Papi’s Cuban Grill shares authentic Cuban experience

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Shea Edwards

Families and friends eat dinner at Papi’s to unwind on a Thursday night.

Shea Edwards

Papi’s Cuban Grill, a popular Midtown restaurant, not only has an irresistible flavor but also a history extending back to 1990 when its founder fled Cuba. 
While Reynaldo Regalado, the owner of Papi’s, trained every day for a five-mile swim to escape a communist regime, he came across a life-altering proposition. A fisherman, who also desired an escape from Cuba, told Regalado that he had access to a boat ‘borrowed’ from the Cuban government. 
Regalado, his childhood friend and the fisherman’s family devised a plan where on Nov. 18, 1990, the 13 refugees fled in the dead of the night to embark on a four-hour journey to freedom. Before Regalado’s escape, most Cubans suffered from poverty; food was rationed and many basic goods and services were restrained. 
With only the clothes on his back and his family’s recipes in mind, Regalado got one step closer to fulfill his father’s dream to bring his recipes to the U.S. and open his own restaurant.
The first Papi’s was located on Ponce de Leon Avenue. A year after the restaurant opened, Teresa Regalado, Reynaldo’s wife, started to work at Papi’s.The restaurant started as a small sandwich shop in a single room with only three tables. Over the course of several years, Regaldo expanded to multiple rooms and booths.
“He did the section where the bar is, and then five years after that all the tenants from the business left the back section of the building; so, he got the other sections,” Teresa Regalado said.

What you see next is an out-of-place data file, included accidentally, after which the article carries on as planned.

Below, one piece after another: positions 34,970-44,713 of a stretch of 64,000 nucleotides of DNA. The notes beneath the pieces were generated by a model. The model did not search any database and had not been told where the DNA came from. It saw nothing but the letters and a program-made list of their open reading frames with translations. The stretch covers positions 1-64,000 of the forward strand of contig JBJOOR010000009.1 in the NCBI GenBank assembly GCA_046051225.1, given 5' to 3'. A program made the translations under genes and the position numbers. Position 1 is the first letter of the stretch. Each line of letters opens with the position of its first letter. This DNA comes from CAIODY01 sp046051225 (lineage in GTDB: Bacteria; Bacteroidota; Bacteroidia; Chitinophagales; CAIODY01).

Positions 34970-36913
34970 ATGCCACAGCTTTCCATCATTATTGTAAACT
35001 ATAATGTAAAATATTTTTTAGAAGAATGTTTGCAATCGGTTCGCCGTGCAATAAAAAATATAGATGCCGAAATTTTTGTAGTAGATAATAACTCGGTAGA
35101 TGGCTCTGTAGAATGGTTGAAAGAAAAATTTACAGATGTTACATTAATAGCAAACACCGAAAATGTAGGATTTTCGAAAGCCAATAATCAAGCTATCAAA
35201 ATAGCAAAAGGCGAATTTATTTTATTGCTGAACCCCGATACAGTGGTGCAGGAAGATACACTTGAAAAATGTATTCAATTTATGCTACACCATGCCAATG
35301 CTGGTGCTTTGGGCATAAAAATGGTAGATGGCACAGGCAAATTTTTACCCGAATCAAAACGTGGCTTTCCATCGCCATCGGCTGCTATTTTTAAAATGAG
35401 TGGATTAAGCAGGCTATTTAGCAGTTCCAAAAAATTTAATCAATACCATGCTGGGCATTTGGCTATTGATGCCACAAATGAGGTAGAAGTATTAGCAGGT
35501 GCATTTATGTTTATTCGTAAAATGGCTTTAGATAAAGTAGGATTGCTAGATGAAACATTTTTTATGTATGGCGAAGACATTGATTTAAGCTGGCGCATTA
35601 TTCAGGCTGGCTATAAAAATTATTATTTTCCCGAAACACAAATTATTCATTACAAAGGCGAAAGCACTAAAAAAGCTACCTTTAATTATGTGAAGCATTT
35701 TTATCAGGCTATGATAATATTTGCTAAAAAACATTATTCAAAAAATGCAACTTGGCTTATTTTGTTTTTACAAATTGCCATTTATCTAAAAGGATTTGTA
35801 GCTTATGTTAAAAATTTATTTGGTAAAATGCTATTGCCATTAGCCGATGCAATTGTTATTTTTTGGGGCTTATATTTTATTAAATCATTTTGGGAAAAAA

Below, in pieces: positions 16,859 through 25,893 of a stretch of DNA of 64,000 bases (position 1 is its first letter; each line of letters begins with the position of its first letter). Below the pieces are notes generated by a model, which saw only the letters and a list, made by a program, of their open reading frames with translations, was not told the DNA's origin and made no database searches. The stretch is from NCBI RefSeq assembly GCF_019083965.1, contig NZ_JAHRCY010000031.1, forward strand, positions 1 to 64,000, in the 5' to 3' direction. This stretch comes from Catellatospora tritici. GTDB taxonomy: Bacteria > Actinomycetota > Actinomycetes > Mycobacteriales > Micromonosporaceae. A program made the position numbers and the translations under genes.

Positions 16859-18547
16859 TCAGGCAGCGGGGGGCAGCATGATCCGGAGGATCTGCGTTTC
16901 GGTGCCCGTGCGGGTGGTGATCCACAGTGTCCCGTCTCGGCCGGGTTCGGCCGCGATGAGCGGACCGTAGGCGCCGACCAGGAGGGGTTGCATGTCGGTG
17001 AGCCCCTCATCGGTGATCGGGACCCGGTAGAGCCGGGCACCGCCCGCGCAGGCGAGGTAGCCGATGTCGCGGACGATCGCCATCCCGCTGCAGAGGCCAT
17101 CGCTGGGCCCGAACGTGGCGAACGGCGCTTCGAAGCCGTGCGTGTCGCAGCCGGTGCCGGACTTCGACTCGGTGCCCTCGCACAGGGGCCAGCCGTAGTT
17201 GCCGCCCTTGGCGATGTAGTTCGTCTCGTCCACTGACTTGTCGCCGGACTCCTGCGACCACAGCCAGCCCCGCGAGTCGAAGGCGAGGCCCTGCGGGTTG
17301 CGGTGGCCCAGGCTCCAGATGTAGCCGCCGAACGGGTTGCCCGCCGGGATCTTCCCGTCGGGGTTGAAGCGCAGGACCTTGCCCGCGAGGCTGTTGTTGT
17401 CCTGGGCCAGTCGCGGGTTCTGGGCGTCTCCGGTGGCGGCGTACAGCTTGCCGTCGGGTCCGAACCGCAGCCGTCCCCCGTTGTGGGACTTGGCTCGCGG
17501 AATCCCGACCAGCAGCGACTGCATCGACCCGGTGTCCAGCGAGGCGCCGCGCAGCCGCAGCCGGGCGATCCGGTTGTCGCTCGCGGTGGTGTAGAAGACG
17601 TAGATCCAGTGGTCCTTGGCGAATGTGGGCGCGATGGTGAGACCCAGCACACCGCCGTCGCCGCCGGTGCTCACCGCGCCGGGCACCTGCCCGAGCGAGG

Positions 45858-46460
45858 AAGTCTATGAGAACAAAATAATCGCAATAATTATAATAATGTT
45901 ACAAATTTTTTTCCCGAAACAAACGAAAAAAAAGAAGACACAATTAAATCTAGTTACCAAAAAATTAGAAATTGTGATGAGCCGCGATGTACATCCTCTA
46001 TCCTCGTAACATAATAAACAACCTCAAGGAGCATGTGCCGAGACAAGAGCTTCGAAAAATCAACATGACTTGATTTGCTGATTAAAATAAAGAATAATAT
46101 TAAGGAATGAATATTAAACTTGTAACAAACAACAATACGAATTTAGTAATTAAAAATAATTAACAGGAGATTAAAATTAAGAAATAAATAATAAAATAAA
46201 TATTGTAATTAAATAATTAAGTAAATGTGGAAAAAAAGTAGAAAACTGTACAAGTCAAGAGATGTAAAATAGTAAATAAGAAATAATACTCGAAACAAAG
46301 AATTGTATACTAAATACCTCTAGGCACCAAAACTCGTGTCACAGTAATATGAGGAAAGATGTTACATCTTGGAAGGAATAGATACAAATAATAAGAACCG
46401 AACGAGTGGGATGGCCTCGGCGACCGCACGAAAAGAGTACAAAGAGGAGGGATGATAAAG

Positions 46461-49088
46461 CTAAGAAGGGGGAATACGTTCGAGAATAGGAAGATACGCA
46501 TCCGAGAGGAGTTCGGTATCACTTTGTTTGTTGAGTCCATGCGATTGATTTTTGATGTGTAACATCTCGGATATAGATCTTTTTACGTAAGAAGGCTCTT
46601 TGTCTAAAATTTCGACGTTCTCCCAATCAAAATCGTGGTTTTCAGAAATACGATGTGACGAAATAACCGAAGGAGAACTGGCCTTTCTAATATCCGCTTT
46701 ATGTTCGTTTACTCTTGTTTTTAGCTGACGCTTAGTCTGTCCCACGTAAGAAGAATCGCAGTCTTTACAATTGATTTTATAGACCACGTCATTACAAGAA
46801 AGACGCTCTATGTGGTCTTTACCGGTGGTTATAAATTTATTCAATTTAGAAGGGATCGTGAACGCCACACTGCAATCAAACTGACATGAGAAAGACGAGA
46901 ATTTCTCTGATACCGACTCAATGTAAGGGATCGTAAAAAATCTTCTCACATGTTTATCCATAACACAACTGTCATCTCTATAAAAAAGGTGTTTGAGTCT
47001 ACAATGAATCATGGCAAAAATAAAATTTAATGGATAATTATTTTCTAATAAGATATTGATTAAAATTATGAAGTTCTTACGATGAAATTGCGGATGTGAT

The process to expand Papi’s wasn’t anything Teresa Regalado couldn’t handle. Despite local unfamiliarity with Cuban food, the business did not struggle to grow.
“Cuban food, when we opened, wasn’t known like it’s known now, but we got a good response from the customers at the time,” Teresa Regalado said. “Any business takes time to build up.”
According to Thomas (Tommy) Escovedo, one of the restaurant’s managers and waiters, Papi’s is rated the number five Cuban restaurant in the country, the best Cuban restaurant in Atlanta and attracts people from all over the southeast. 

When Papi’s first opened its doors in 2002, Reynaldo Regalado dedicated his restaurant to his father, also known as Papi, which translates from Spanish to “Daddy” in English. His father wished for a better life outside Cuba for his family. Regalado achieved this in strong hopes to bring Cuban-inspired food and culture to Americans.
There are many diverse groups that go to Papi’s, not only to enjoy the taste of authentic food, but also to experience the colorful atmosphere that surrounds it. The bright yellow color of the building and the upbeat music inside make Papi’s a memorable experience. 
Customer Kai Brooks said she first came to Papi’s because of the convenient location but hasn’t been in five years. She said she knows the food will still be good, even after her absence. 
“I love the flavor,” Brooks said. “I think they have a really good flavor that goes with their atmosphere; it makes it special.”
People from all backgrounds come to taste Papi’s food. 
“We’re in Atlanta; so, we get a diverse group of people, and we get people with different Latin backgrounds,” Escovedo said. “We get Columbians, Dominicans, Cubans and Puerto Ricans.”
Because of Papi’s traditional menu, Latinos in the Atlanta area gravitate to the restaurant. Escovedo, who has worked at Papi’s for five years, notices many regulars who return to the restaurant because of the quality and consistency of the menu. 
“We do have a lot of regulars that are even people who will come back or from Miami who consider this to be as close and authentic to Cuban food,” Escovedo said. 
 
 

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